All the foregoing questions may play some role in the drama of our lives. Absolute purity of intention is an ideal seldom realized. But – and it is a large but – should not the right answer to “what are you looking for?” be: I recognize the centrality of relationship in life. I am looking for the perfect relationship. I recognize you, my lord, to be the other person that makes the perfect relationship. I recognize your revelation to me as love. I want my prime, love involvement with you, my lord. I want to be your disciple in my life with you and in all my relationships

I believe that that is the answer that Jesus was looking for from these first two disciples on this day . . . At four o’clock.

Epiphany of the Lord (January 7, 2018)

The journey is a profound vehicle for a story: as old as the Iliad and Odyssey of Homer and the exodus of the Jews - as new as the story of you and me. The first reading told of a journey of kings to Jerusalem with gifts of gold and frankincense.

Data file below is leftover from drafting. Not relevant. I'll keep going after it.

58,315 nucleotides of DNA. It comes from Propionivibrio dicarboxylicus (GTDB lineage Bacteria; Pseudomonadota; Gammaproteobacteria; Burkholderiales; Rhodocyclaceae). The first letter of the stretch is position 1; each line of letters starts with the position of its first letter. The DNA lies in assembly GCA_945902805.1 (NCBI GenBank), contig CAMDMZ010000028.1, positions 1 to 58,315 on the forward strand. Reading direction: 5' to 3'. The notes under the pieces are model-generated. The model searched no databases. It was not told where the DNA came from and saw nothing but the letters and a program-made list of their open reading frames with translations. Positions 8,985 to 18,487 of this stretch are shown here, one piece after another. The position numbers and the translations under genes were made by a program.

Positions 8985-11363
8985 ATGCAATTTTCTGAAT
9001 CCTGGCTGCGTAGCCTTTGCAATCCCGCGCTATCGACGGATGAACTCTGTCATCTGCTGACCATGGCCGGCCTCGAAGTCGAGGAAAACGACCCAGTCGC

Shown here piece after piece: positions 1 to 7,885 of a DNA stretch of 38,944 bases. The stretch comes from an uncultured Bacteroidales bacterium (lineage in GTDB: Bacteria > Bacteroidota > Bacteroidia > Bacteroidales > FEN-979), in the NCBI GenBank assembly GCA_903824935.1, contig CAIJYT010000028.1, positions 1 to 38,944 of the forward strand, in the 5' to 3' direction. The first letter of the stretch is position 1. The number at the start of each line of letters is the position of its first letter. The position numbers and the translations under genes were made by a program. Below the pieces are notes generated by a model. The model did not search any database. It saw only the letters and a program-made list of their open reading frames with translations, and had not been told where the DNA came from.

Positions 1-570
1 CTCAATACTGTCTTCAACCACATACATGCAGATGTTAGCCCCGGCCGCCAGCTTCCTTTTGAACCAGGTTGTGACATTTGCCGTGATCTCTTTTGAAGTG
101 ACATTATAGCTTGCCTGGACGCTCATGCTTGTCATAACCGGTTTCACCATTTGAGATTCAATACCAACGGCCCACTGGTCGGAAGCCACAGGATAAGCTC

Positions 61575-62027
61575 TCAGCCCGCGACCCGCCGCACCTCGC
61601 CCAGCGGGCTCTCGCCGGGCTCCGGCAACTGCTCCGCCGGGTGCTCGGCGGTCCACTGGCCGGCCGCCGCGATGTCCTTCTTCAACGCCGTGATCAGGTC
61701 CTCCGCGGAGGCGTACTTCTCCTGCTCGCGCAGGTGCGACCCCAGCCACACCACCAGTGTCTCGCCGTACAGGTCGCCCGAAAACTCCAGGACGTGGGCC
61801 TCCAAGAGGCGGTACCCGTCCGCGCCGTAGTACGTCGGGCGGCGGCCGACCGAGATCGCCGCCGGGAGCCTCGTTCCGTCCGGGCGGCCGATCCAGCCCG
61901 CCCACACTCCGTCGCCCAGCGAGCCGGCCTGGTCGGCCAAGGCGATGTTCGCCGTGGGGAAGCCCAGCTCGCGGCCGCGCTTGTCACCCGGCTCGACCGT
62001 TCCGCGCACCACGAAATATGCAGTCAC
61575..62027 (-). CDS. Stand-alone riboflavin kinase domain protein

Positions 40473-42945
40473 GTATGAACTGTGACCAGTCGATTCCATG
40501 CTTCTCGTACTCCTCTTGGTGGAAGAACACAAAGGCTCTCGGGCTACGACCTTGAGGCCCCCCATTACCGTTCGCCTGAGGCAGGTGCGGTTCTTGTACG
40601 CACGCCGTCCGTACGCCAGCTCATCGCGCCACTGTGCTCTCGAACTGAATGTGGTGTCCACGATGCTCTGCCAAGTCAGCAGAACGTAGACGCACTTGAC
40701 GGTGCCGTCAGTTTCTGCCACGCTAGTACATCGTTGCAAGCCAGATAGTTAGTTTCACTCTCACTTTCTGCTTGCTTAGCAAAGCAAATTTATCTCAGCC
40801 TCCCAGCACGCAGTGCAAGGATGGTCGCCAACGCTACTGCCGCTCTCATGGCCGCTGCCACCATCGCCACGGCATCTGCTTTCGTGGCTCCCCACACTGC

The Gospel reading from Matthew is the writing of a Jew to fellow Jews - about another Jew who is the fulfillment of their promised Messiah. Matthew tells the story with wonderful images and great drama. Like every good storyteller, Matthew weaves tempting previews and the possibility of danger.

King Herod had a terrible affliction, paranoia; he killed his wife and three of his sons and later would kill the Holy Innocents. Herod was not interested in showing homage to the newborn king. He got information from the scribes, then lied, then used it in an attempt to maintain power. For some unknown reason, the scribes did not follow up on it themselves: “and you Bethlehem of the tribe of Judah, a savior will arise from you,”

The scene at the Bethlehem stable has more participants. We know how Mary and Joseph got there. The shepherds came - and had it easy. The journey was short; the directions were excellent; the light was bright; the music was great!

The magi had it tougher. There was much confusion. The magi followed a mysterious star; they sought help from Herod, who introduced them to the Jewish scriptures that were explained to them by experts, scribes. The starlight may have been poor, especially by day, but it was enough to get them there; they found Jesus.

Today, we celebrate their arrival and the meaning of it. “Epiphany comes from the Greek word for ”“appearance,” “manifestation.” Until the fourth century the western church celebrated three principal feasts: Epiphany, Easter, and Pentecost. Christmas, narrated by Luke, was not a big feast. The significance of epiphany, narrated by Matthew, is the celebration of Jesus’ first contact with gentiles.